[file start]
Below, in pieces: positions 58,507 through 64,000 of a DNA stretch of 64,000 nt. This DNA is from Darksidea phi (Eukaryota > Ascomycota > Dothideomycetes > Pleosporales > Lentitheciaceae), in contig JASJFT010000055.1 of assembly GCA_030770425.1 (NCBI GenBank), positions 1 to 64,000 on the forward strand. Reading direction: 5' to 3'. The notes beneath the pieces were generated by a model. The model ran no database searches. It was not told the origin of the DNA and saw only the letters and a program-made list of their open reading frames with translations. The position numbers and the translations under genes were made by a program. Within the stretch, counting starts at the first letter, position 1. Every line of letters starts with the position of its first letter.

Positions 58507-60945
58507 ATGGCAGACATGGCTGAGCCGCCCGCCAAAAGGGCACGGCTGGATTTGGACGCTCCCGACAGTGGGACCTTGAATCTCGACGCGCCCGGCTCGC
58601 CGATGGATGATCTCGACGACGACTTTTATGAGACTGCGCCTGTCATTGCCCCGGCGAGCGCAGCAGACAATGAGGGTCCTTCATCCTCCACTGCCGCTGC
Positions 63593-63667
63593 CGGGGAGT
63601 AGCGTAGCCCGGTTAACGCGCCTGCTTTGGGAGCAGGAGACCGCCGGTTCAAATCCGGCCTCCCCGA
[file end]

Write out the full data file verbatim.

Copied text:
Below, in pieces: positions 58,507 through 64,000 of a DNA stretch of 64,000 nt. This DNA is from Darksidea phi (Eukaryota > Ascomycota > Dothideomycetes > Pleosporales > Lentitheciaceae), in contig JASJFT010000055.1 of assembly GCA_030770425.1 (NCBI GenBank), positions 1 to 64,000 on the forward strand. Reading direction: 5' to 3'. The notes beneath the pieces were generated by a model. The model ran no database searches. It was not told the origin of the DNA and saw only the letters and a program-made list of their open reading frames with translations. The position numbers and the translations under genes were made by a program. Within the stretch, counting starts at the first letter, position 1. Every line of letters starts with the position of its first letter.

Positions 58507-60945
58507 ATGGCAGACATGGCTGAGCCGCCCGCCAAAAGGGCACGGCTGGATTTGGACGCTCCCGACAGTGGGACCTTGAATCTCGACGCGCCCGGCTCGC
58601 CGATGGATGATCTCGACGACGACTTTTATGAGACTGCGCCTGTCATTGCCCCGGCGAGCGCAGCAGACAATGAGGGTCCTTCATCCTCCACTGCCGCTGC
Positions 63593-63667
63593 CGGGGAGT
63601 AGCGTAGCCCGGTTAACGCGCCTGCTTTGGGAGCAGGAGACCGCCGGTTCAAATCCGGCCTCCCCGA